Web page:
Command Line Nuggets
I’m not a geek, so the command line isn’t my favorite place to play. But that is where the real power of Linux is. It is also where the real freedom is. There is little limit to what you can do while issuing commands on the CL. Where in the GUI you only have the choices that the programmer hard wired into the package. So here is a few of my favorite CLs.
I’m not going to bore you with the normal “cd”, “ls”, and the such like. They can be found in nearly every Linux tutorial on the net. So Here I’ll post the ones I’ve had to seek out and refine for my use.
Get a Terminal anytime
I guess the frist pet pev I have about Linux Gurus is that they just assume that I know how to get a terminal to type in. In most distros it’s easy enough. But there are some distros where you need to hunt for the terminal program. There is an easier way, which is mentioned often in tutorials and howtos, but that way has a little gotch ya.
To get into a termnial just use the Alt+Ctrl+F2. But here is the gotch ya! In all the tutorials I’ve read it’s never mentioned that while your in the GUI you use the right hand Alt+Ctrl. From the terminal you must use the left hand Alt+Ctrl. Now don’t get me wrong this isn’t an exact science. Some distros use different keymaps. But so does the terminal and the GUI use different keymaps.
The frist time I tried that Alt+Ctrl+F2, I got the login screen on my F2 terminal, but was unable to get back into the GUI because I was unaware that the terminal needed the left hand Alt+Ctrl+F7 to get back to my GUI. I ended up rebooting it was sometime before I figured this out on my own.
Now Like I said, it’s not an exact science. For example, I’m currently using OpenSuse 11 with KDE4, from the GUI I can use ether right hand or left hand Alt+Ctrl to switch to a terminal. But It still only works from the left hand to get back to my GUI. I’ve had some distros that the GUI only supported the right hand Atl+Ctrl.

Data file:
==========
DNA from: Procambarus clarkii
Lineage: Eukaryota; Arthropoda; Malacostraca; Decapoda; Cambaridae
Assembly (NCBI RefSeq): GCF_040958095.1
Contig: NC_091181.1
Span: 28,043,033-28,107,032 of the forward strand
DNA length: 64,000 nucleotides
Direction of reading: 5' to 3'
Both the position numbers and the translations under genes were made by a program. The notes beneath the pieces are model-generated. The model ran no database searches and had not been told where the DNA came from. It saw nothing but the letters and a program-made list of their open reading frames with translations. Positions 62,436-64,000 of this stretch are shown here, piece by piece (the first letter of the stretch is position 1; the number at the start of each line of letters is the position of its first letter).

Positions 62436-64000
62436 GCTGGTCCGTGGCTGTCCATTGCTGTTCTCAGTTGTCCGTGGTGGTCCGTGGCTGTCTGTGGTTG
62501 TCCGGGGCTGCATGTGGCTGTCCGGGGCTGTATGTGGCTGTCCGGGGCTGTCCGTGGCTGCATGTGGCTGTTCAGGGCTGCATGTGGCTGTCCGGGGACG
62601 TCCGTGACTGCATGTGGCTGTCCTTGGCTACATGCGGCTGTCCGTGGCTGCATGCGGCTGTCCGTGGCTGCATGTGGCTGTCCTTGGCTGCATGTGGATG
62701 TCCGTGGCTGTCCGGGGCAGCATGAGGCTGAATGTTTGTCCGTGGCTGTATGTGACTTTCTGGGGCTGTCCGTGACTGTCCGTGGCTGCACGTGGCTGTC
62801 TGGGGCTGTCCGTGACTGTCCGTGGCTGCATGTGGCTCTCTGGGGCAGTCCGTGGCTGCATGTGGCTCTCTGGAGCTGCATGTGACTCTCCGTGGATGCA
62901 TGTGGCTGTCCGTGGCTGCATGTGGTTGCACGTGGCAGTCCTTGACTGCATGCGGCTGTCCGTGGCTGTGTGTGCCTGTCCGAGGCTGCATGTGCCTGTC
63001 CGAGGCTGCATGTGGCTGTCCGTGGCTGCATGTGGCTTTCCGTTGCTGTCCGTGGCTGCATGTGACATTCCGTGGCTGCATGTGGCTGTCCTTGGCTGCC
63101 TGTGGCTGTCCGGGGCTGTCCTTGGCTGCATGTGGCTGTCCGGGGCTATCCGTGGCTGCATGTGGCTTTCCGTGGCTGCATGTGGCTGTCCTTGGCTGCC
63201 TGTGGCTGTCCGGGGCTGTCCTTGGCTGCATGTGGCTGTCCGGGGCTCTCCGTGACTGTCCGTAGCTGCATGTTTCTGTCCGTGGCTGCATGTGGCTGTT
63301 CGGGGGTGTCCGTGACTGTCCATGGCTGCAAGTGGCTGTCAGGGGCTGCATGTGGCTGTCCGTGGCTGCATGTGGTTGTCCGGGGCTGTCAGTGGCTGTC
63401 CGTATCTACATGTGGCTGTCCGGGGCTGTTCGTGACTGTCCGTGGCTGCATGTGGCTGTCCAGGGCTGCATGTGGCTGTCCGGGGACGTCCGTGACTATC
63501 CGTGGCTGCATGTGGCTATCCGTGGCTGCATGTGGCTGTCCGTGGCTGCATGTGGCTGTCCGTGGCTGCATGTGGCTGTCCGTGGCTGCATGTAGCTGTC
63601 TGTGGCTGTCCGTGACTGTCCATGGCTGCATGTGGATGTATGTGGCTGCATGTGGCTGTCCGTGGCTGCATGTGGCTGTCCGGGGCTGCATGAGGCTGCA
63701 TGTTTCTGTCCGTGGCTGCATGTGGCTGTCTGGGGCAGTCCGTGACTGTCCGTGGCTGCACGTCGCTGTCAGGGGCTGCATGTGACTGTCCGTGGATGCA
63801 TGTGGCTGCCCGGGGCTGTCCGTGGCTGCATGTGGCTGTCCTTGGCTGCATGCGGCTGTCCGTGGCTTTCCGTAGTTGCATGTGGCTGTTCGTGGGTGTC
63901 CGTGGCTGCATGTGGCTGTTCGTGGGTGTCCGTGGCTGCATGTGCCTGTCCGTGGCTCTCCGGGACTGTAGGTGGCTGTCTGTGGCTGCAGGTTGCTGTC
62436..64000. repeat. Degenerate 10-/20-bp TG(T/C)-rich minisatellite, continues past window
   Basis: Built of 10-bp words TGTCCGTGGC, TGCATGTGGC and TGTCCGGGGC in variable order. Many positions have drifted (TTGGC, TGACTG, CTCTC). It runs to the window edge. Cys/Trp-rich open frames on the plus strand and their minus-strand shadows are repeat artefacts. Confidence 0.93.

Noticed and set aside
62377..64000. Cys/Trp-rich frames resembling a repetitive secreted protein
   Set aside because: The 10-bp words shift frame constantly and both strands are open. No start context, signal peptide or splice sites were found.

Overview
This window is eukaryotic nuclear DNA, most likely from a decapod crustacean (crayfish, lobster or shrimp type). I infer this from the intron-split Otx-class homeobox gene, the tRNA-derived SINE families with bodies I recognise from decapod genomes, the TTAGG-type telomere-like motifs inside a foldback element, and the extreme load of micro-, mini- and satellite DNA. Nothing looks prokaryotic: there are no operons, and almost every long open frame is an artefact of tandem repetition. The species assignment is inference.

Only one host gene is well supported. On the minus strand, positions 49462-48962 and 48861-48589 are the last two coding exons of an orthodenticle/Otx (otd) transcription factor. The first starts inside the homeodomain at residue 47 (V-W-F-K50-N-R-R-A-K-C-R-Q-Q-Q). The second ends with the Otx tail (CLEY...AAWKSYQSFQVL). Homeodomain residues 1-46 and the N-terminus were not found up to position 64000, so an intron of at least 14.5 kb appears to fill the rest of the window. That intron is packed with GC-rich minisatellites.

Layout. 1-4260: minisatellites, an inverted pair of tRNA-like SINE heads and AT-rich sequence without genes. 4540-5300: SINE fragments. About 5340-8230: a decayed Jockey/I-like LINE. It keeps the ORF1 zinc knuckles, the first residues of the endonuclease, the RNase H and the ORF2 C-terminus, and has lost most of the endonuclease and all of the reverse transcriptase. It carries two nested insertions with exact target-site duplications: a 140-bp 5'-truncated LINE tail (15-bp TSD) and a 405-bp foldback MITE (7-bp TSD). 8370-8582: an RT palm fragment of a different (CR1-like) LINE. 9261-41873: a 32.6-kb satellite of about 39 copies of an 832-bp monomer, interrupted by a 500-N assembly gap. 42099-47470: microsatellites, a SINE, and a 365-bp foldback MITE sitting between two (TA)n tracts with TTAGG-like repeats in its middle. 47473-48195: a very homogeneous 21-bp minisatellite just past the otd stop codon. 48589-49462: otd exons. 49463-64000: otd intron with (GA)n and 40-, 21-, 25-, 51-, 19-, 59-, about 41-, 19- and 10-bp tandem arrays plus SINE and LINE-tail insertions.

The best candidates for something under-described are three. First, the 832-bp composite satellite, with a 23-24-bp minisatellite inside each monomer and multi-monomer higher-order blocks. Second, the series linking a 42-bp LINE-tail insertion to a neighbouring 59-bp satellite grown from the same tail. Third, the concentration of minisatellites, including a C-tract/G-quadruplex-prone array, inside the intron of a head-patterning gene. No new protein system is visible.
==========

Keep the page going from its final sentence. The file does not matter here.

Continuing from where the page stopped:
Now you might ask why I use F2 in my example, well that’s because in most cases your F1 will be tried up. you see in the shell or terminal when you issue a shell command it doesn’t return to the command prompt until the job is finished. And your system booted in the frist terminal, then swtiched to terminal 7 when the GUI session was started. X or rather your GUI always runs on F7 and F1 is waiting for that session to end before it’s free. So that leaves F2, F3, F4, F5, and F6 for your use.
So from here on out you’ll know how to get a terminal even if you GUI session freezes.
I use rsync quit a bit, it is powerful tool to do backups. You can use it over the internet or network, but I use it for external hard drive backups, also synchronizing of my three PCs. So most of my data is in 5 copies at all times. Three PCs and two external hard drives.
I use two scripts one to backup my PC to the external HD. And one to synchronize my PC with the external HD.
# This line is for backing up the PC to the HD.
$ rsync -av --delete --stats /home/data/ /media/disk/data
# This line for synchronizing the PC with the HD.
$ rsync -av --delete --stats /media/disk/data/ /home/data
I put these lines each in a separate file and set them with executable permissions, then placed them in my bin, Now I just call up a short name to run that command instead of typing out the whole line each time.